As the COVID-19 pandemic continues to impact small businesses across San Francisco, neighborhood restaurants are among those hardest hit. Last week, Cafe du Soleil in the Lower Haight became one of the city’s first publicized restaurant closures, and now, a Bernal Heights favorite is following suit.
Hillside Supper Club (300 Precita Ave.), a neighborhood eatery focusing on fresh California fare and Italian-inspired dishes, had been closed since mid-March in compliance with San Francisco’s shelter-in-place order. With expenses mounting and business dwindling, co-chefs and owners Jonathan Sutton and Tony Ferrari found themselves faced with a hard decision to make.
“It’s tough running a small business in San Francisco already,” Sutton told Hoodline in a phone interview. “At the end of the day, with all the added expenses, the return is very, very small." Hillside Supper Club's forced closure due to the ongoing pandemic tipped the scales towards a permanent shuttering.
Sutton explained that his two sources of income — Hillside Supper Club and a restaurant consulting business — had both essentially ceased operations, leaving him unable to continue working and living in San Francisco.
After a rough string of weeks, Sutton and Ferrari decided they couldn't keep Hillside Supper Club running. In Facebook post published on April 5, they thanked patrons for their support and expressed their sadness in having to close the restaurant without a proper sendoff.
In light of the circumstances around COVID-19, we want to share the sad news that Hillside Supper Club will be closing our doors permanently.
We want to thank you for your love and support over the last seven years. It breaks our heart to go out this way and not be able to continue feeding the neighborhood, seeing your smiles and hearing your laughs. We will always hold all of you in our hearts and never forget the memories we all shared.
Chefs Jonathan & Tony And the Hillside team @ Hillside Supper Club
Sutton says he felt an instant connection with Bernal Heights when he moved to San Francisco 10 years ago. He and Ferrari met in college on the East Coast, and both spent several years working on separate projects before finding a niche to fill in San Francisco.
What began as a group of local friends making dinner for each other evolved into the two chefs opening a pop-up restaurant called Bernal Supper Club, which gained popularity from its Monday night presence at The Corner. Sutton and Ferrari then moved to operating their pop-up out of Caffe Cozzolino on the corner of Precita Park, becoming close with its owners and eventually taking over the lease at 300 Precita Ave. in 2013.
From the beginning, Hillside Supper Club’s menu placed an emphasis on local, sustainable food and an enticing wine menu. Most importantly, though, the founders wanted their restaurant to be known as a neighborhood gathering place, captured in its slogan “Come as strangers, leave as friends.”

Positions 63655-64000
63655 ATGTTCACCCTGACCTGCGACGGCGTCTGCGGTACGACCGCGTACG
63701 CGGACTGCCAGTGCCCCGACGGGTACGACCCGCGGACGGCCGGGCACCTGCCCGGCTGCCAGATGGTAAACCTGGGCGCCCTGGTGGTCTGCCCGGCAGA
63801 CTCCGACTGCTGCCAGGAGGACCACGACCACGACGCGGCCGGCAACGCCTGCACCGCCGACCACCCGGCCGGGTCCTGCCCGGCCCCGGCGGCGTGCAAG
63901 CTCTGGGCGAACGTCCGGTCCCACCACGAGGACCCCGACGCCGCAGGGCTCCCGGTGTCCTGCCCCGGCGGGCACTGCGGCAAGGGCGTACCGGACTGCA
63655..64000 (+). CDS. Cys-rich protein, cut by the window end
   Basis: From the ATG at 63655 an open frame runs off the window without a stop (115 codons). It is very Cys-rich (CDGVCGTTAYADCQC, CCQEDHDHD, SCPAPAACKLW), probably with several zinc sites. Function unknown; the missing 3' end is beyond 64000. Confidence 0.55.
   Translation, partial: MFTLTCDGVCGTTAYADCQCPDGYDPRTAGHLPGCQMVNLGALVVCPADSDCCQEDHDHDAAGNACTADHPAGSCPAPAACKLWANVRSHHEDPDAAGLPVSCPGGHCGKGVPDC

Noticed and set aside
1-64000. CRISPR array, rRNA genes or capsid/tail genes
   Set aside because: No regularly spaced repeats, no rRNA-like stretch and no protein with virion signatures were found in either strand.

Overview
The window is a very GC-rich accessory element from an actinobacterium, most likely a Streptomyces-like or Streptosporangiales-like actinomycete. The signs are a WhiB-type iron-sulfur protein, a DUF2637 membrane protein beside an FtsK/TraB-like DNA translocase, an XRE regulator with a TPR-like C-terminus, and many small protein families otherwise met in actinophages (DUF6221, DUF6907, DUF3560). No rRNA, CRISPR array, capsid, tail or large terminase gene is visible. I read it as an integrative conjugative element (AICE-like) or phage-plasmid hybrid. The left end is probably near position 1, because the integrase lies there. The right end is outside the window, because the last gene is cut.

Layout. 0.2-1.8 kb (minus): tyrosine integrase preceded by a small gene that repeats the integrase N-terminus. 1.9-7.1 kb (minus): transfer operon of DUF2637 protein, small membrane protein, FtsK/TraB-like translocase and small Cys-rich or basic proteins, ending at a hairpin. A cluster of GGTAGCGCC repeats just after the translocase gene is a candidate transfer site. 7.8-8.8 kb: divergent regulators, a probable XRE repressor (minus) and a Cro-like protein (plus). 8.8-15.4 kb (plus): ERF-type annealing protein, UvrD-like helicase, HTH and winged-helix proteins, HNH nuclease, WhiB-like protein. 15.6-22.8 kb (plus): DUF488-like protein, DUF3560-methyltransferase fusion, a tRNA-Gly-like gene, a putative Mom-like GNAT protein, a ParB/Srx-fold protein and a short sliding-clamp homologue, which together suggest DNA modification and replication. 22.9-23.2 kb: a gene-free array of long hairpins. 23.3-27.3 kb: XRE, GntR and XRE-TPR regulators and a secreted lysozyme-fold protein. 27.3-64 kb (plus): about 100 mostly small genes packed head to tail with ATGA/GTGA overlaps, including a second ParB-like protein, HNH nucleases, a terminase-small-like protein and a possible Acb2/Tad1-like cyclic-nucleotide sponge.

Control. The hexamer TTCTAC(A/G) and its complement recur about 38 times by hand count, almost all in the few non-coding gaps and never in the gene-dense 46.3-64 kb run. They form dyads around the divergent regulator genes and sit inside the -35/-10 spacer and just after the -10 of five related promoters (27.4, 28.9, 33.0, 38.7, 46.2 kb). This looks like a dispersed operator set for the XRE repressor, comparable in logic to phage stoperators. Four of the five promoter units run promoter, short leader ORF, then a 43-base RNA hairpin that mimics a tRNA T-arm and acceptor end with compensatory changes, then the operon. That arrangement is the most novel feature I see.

Hillside Supper Club was well known in the neighborhood and beyond, gaining accolades from Food & Wine, Marie Clare, and Star Chefs. Ferrari and Sutton landed on Zagat’s “30 Under 30” list in 2014, a prestigious list highlighting young culinary professionals across the nation.
But after five years, the owners were already feeling the strains of operating a restaurant in San Francisco. In a letter shared by Bernalwood in 2018, Ferrari wrote,
We’ve noticed a huge decrease in business, rising costs and living expenses, and the neighborhood becoming more transient for better or for worse. We feel we have tried everything we can with menu changes, pricing, marketing avenues, delivery apps, and community involvement, and we’re still left with too many seats empty at our tables.
Sutton and Ferrari began experimenting with more neighborhood-friendly options, adding a kid’s menu and weekly specials like a Thursday and Sunday prix fixe menu (a three-course meal for $40), no-corkage fee Mondays, and a pasta and wine special on Wednesdays.
“It was working,” Sutton said, adding that the support of the neighborhood never wavered. In fact, “sales were up this year from last year, and we were off to a great start [in 2020].” But the business was “caught by surprise” by the quickly-escalating COVID-19 pandemic and the resulting drop in sales.
He said he’s heartbroken to see Hillside Supper Club close so suddenly, but affirms that he and Ferrari will remain close friends, and hopes they might even be able to come back some day for another pop-up in San Francisco.
As for now, both chefs are relocating to cities where, according to Sutton, "it's a little easier to run a small business" compared with San Francisco. Ferrari has moved to Cincinnati to open Mom 'n Em Coffee with his brother. Sutton is in the process of packing up his belongings and moving back near his hometown in Washington state, where he'll be opening an Italian restaurant called Storia Cucina.
He's already taken part of his San Francisco sourdough starter — which has been alive since 1971 — with him to the new restaurant. It'll be incorporated into pizza dough, so that “little bits and pieces of Hillside Supper Club still live on.”